Belfast Telegraph

Health leaders call for restoration of Stormont to address ‘crisis’

Following Friday’s General Election, talks between the parties are set to resume on Monday.

The locked gates at Stormont in Belfast (Niall Carson/PA)
The locked gates at Stormont in Belfast (Niall Carson/PA)

By Aoife Moore, PA

Medical and nursing leaders have called for restoration of Stormont to address what they call “the deepening crisis in healthcare”.

Ahead of renewed political talks between the parties that are due to start on Monday, senior health leaders, representing doctors and nurses in Northern Ireland, have issued a statement outlining their serious concerns about the situation in the health and social care system.

The groups are calling on politicians to get the devolved institutions up and running again with immediate effect.

We urge political parties across Northern Ireland to put patients first; break the stalemate Statement

The British Medical Association, Royal College of Emergency Medicine NI, Royal College of Surgeons of England, Royal College of General Practitioners (NI), Royal College of Nursing, Royal College of Psychiatrists NI, the Royal College of Radiologists UK and the Northern Irish Board of the Royal College of Anaesthetists – which collectively represent thousands of medical and nursing professionals in Northern Ireland – said they were taking the “unusual” step of issuing a joint statement due to the severity of the situation.

“We are all constituent parts of the one health care system and we need to put patients back at the heart of it. We need decisive action and political leadership to end the current gridlock,” the collective statement reads.

“Problems in our health care system have been building for many years.

“Despite successive reports recommending major change or face collapse, the situation has not changed for the better quickly enough.

“To reform our health service we need political leadership and sustainable long-term planning with decisions being made by locally-elected politicians operating from Stormont.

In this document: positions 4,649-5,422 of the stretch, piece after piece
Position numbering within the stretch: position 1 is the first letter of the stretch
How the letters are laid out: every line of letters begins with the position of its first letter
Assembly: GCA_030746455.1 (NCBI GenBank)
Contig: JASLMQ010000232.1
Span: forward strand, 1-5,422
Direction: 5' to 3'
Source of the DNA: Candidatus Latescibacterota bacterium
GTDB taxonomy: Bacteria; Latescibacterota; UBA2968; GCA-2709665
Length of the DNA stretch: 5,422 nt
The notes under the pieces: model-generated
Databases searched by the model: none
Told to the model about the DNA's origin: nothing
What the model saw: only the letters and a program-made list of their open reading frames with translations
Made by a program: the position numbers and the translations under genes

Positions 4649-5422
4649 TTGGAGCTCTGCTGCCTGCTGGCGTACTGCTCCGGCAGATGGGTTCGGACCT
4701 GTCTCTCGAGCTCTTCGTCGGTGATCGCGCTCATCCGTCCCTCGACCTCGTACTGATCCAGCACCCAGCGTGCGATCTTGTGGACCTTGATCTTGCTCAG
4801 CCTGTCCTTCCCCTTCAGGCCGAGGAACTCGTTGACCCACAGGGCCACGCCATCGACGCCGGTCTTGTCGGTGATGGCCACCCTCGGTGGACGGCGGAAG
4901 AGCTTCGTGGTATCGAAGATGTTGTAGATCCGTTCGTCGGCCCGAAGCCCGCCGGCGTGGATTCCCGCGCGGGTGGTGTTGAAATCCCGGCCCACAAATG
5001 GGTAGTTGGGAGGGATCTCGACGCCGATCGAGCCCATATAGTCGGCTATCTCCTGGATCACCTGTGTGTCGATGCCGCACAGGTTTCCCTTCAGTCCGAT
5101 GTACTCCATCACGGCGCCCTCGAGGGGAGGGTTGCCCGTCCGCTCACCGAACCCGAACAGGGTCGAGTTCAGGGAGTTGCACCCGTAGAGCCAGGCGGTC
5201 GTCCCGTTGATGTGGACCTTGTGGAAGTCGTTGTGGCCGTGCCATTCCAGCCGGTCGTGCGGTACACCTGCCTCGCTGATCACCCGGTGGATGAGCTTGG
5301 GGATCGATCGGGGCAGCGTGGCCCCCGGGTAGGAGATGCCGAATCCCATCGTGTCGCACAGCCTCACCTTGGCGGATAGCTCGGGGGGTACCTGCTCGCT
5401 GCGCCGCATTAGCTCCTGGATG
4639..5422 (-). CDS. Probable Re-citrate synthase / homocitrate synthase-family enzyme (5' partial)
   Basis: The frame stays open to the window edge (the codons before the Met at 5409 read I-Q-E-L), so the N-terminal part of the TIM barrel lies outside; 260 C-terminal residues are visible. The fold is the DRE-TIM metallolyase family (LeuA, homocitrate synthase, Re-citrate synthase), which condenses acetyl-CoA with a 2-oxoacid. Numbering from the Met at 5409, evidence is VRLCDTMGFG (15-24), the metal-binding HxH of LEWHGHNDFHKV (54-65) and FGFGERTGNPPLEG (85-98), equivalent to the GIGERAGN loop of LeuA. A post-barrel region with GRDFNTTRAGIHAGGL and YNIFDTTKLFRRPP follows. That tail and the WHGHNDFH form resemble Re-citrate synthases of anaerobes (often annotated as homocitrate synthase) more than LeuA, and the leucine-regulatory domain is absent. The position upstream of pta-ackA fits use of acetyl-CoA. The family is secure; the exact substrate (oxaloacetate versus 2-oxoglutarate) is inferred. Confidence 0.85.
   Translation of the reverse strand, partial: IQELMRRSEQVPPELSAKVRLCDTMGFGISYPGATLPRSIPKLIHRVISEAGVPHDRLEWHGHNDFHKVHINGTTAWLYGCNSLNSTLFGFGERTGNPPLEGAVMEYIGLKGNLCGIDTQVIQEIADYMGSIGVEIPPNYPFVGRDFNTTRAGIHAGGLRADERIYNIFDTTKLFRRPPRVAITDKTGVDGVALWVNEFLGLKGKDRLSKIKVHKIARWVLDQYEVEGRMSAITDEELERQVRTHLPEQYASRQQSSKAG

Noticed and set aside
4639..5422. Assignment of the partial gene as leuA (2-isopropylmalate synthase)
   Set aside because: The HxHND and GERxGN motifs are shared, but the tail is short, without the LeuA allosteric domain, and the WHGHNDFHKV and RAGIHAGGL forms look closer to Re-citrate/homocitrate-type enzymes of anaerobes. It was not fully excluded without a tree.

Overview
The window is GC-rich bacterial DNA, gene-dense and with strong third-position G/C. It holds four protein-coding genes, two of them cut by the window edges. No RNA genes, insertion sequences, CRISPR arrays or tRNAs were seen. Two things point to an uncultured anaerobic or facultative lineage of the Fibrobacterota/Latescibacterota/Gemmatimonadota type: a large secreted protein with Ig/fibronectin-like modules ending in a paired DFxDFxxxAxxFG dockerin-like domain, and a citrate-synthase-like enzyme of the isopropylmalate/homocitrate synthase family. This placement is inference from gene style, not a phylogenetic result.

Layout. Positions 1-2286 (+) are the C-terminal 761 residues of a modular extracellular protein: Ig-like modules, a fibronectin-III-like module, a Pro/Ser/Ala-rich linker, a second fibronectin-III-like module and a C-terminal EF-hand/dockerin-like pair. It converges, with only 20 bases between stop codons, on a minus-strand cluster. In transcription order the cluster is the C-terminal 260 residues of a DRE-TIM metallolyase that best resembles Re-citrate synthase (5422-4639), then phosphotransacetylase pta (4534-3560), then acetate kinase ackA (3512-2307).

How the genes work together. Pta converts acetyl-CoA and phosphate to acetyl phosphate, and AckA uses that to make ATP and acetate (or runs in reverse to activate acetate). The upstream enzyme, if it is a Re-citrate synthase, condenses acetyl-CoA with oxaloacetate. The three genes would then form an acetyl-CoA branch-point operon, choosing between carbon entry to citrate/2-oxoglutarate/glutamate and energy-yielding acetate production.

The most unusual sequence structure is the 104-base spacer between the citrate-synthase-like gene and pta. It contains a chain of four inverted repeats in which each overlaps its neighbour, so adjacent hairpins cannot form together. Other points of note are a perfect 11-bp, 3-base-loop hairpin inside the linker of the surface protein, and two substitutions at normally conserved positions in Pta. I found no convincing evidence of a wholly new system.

“We need this now – patients cannot be forced to wait any longer for the healthcare they need. Crucially, we must have additional sustained investment in health to help address waiting lists and other escalating pressures, along with a full and frank debate on budgetary priorities across our public services.

“Events over recent weeks have highlighted just how precarious the situation is across our health system.

“Staff throughout the service are working above and beyond on a regular basis to ensure patients are being treated and cared for safely and appropriately but they feel they are at breaking point.

“Political inactivity over the last three years has contributed to this crisis.

“Although it is not the sole cause, the lack of an accountable health minister has resulted in decisions being deferred, blame passed around and sustainable transformation put on the back foot.

“As organisations representing the medical and nursing community here in Northern Ireland we see the reality of this fractured system every day and watch patients suffer. As a society we must do better.

“We urge political parties across Northern Ireland to put patients first; break the stalemate, restore our government and transform our health service without further delay.”

Stormont has been in cold storage for more than 1,000 days due to a stand-off between Sinn Fein and the DUP on issues such as Irish language legislation and a ban on same-sex marriage.

Following Friday’s General Election, talks between the parties are set to resume on Monday.

The Secretary of State for Northern Ireland said unless agreement is reached by January 13, fresh Assembly elections will be triggered.

PA

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